Meeting a Client Where They are At
Sure I have an objective for my sessions, but it is my goal to find a meeting place for what I feel the body needs and what my client desires from the session. If I am too wrapped up in my own goals I can totally miss that my client may, for instance, want their lower back touched. This may be completely therapeutically irrelevant, but it is what they want. This is common with low back pain, often my treatment for this condition has little to do with working on the low back directly. But I’ve found that there is some benefit to consciously touching what hurts. Perhaps it soothes a person, maybe it’s just the placebo effect that gives them relief, or perhaps they just want to feel listened to. Whatever the reason, the client is asking for something and a direct response to that is healthy and beneficial regardless of their “structural need” for that work.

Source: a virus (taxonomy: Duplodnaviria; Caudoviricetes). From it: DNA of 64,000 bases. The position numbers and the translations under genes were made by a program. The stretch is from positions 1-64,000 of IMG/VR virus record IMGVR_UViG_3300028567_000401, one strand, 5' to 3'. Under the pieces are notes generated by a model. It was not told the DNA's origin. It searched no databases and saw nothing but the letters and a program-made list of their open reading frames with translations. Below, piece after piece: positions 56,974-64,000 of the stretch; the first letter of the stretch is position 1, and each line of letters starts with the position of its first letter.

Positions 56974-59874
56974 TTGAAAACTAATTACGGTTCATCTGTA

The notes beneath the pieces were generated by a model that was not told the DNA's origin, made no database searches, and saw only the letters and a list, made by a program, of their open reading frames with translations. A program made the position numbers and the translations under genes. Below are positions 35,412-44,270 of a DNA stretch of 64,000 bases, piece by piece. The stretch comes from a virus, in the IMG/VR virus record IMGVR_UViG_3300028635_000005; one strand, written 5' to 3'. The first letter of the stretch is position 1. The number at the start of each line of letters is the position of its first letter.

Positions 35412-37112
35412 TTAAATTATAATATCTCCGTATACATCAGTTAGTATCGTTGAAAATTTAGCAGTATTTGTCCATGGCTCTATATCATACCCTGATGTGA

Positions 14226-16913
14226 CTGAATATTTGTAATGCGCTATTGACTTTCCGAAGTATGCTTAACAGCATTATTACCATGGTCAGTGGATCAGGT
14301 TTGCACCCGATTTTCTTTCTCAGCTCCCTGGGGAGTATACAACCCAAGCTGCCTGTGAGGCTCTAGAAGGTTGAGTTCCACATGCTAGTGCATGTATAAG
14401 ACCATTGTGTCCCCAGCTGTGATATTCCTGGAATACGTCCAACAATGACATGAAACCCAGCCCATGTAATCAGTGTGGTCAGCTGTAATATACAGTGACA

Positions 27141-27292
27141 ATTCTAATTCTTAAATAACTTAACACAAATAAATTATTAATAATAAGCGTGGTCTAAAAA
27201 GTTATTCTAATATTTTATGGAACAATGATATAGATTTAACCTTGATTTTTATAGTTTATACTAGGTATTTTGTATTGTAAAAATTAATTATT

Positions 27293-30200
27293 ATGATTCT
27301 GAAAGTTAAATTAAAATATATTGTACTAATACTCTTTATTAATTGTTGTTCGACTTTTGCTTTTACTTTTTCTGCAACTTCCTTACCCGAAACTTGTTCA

This same theory applies in conversations with my clients. We can talk about superfluous things and we can also talk about deep, unresolved issues. It doesn’t so much matter to me, as long as their body is responding well to my work. Once they begin to have an adverse reaction to the work by responding with pain, flinching or cutting off their breath I tend to then ask for them to breathe deeply and relax any tension held in their body. Some people just like to talk, but for others that rapport is an important part of them opening up and feeling safe with another person. Recognizing this is important and it’s a good avenue for connection to my client. The key is to stay neutral in the conversation, not expressing any hard and fast personal opinions and asking the client open ended questions. It is also important to bring the conversation back to their body and the work you are doing regularly. A part of this neutral stance that I speak of also means not artificially prolonging conversation, if a client seems disinterested or minimally responsive it may be time for me to quiet down.